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How much is simplicity worth?

IMO, the main question is what your goals are. For travel, simplicity is golden.

I own a bunch of lenses but recently took a trip with just the 18-250 and found the simplicity of having just the camera and one lens to deal with quit freeing. I'm leaving on a 10 day trip tomorrow and will just take that lens and a 50mm 1.7 with me for candid low light shots. But I'll only walk out the door with the camera and one lens, which ever I choose. For quick travel that's freedom. BTW, I looked at sample photos from a lot of lenses and for its mid range, the 18-250 is sharper than any kit lens from any manufacturer.

On the other hand, when I pre-plan a location shoot locally, I'll often use a prime or three. I'll have scouted the location, determined my approximate needs and most importantly, won't generally be out all day having to schlep around a big (heavy) bag full of gear. The problem with carrying a lot of lenses is not so much the hassle of changing them, or even the dust. Practice can minimize both those concerns. It's just not as enjoyable for me to put more energy into lugging gear than being free to just shoot with what's on the camera.

In the studio, I shoot with primes. But then everything is on a shelf and I don't have to haul around an arsenal of lenses.

michael mckee
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02-07-2010, 05:17 PM   #27
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I used to carry 16-50 and 50-135. Nice kit, awesme glass but they were too damn heavy. I remember wanting to throw my camera away after spending 12 hours on foot in Tokyo. Then at home, over the past two years, I noticed that I take less and less photos and I realized... I was sick and tired of carrying a lens that weighs almost as much as the body! I sold both lenses (had them since the very first time they came out). I bought me a Voigtlander 40mm and I noticed that my keepers went up, my overall photo count went up. Why? CV40 doesn't weigh anything!

So, to get to the point, my (future) travel kit will be CV20, CV40 and either CV58 or DA70. I will buy CV40 when I go to Japan next month, it's almost a $100 cheaper than here; Gandy is insane with his mark up on that lens.

For me, it all came down to weight. Sure, my old zooms were awesome, but I couldn't pocket them. Two primes fit my pocket.

PS Why did I not go for the DA primes? AF on my k10d just blows. Body has been for "recalibration" and it still blows. Since I don't plan on buying a new body any time soon, I decided to go with MF lenses (and one of them is cheaper).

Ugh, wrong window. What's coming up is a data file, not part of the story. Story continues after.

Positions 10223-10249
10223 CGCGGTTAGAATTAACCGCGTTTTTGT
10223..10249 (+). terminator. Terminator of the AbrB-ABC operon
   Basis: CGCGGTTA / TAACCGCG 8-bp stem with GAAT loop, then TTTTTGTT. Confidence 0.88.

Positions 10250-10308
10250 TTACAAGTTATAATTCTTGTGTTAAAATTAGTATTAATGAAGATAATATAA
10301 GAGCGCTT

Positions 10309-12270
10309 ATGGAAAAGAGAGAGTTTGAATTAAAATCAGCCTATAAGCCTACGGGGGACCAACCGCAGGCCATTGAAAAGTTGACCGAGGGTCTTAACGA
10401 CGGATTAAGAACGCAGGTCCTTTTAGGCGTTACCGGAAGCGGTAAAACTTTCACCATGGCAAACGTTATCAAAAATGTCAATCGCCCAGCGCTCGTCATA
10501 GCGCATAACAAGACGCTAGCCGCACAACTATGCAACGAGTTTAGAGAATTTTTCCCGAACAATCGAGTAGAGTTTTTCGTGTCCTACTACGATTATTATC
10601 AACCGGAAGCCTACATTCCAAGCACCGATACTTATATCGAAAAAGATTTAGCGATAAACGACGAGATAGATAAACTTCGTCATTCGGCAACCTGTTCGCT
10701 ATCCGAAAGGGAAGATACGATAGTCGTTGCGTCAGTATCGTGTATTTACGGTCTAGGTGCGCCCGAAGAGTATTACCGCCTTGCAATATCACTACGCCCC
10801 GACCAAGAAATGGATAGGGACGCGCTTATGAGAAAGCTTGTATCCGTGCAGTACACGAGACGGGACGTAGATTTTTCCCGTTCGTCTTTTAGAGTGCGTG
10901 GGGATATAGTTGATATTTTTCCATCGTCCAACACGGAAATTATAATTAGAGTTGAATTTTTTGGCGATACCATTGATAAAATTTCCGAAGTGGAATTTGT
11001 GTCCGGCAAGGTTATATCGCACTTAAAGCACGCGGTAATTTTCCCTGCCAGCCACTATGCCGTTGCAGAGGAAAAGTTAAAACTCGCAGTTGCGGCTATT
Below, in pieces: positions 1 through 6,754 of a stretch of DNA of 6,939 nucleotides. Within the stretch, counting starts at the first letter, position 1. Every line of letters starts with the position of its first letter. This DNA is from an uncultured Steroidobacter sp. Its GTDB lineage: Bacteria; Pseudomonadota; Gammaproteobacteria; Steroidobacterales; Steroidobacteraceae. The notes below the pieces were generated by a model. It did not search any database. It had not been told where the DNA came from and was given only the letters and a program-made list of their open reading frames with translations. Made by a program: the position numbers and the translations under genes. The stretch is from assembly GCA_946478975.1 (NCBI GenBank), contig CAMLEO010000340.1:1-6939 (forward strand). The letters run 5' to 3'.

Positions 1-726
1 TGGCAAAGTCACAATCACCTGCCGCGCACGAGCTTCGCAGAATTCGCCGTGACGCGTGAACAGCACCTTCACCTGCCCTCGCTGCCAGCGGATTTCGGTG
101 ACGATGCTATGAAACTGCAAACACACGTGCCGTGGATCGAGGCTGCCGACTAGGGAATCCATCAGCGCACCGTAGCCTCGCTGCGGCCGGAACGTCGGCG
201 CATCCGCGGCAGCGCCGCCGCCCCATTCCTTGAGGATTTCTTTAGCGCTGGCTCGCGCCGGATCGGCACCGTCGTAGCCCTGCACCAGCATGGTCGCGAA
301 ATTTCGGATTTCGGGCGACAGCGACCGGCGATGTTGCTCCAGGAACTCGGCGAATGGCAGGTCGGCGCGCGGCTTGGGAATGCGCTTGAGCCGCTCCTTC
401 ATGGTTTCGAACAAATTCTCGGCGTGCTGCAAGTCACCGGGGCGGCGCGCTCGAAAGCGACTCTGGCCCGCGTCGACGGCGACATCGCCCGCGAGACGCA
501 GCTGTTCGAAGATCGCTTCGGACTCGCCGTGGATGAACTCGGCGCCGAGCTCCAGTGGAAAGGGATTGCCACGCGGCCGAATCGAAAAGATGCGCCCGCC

02-08-2010, 05:04 AM   #28
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Every response is going to reflect the writer's preferences. "If all you've got is a 75-200, everything will look like a tele subject." I've mentioned before that when I bought my K20D, my lens set included only the DA 18-250, DA 10-17, and FA 50/1.4 -- and that although I've since bought 150+ lenses, those are still what I use most, what I carry in my shoulder bag wherever I go. The 18-250 is a great walkaround; the 10-17 satisfies my ultrawide needs; the 50/1.4 handles low-light. I may devote some days to other lenses: classic or fast primes, exotic zooms, macro with ringlight, etc. But the 18-250 produces 90%+ of my shots, and the 10-17 and 50/1.4 handle almost everything else, and for me, those three are a great travel set.
02-09-2010, 06:28 PM   #29
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Again, it depends on what you need - if you're there to just travel and take some snaps, a super-zoom (and its inherent compromises) is really aimed at you. If you're there to photograph, I think a super-zoom doesn't cut it.

QuoteOriginally posted by mystic cowboy:
IMO, the main question is what your goals are. For travel, simplicity is golden.

I own a bunch of lenses but recently took a trip with just the 18-250 and found the simplicity of having just the camera and one lens to deal with quit freeing. I'm leaving on a 10 day trip tomorrow and will just take that lens and a 50mm 1.7 with me for candid low light shots. But I'll only walk out the door with the camera and one lens, which ever I choose. For quick travel that's freedom.
Simplicity doesn't necessarily mean you need a super-zoom. I often just go out with a 24-60mm f/2.8 Sigma. I'd rather it than a super-zoom, because I don't want the IQ compromises of a super-zoom, I want f/2.8, and I can work with 24-60mm.

QuoteOriginally posted by herzzreh:
I used to carry 16-50 and 50-135. Nice kit, awesme glass but they were too damn heavy. I remember wanting to throw my camera away after spending 12 hours on foot in Tokyo.
... For me, it all came down to weight. Sure, my old zooms were awesome, but I couldn't pocket them. Two primes fit my pocket.
Primes will certainly give you the IQ (and speed) if you can use the single focal length. As herzzreh pointed out, size and weight are also big advantages if you need or want small and light.
Although I'm looking at getting one or two primes, that's based primarily on the small size (which is less intrusive for street photography) and not on weight issues. I'm used to hand-holding my f/2.8 zoom a lot, and I don't mind going out for a day with it. A good bag for a tele or whatever helps too.

QuoteOriginally posted by riorico:
But the 18-250 produces 90%+ of my shots
As riorico said, we are reflecting personal preferences. I know if I went out with a superzoom, I'd throw a lot away due to IQ, and miss more due to the slow maximum apertures and focus times. I simply would not travel with a superzoom. I need speed, IQ, fast focus. If have other needs, by all means consider super-zooms.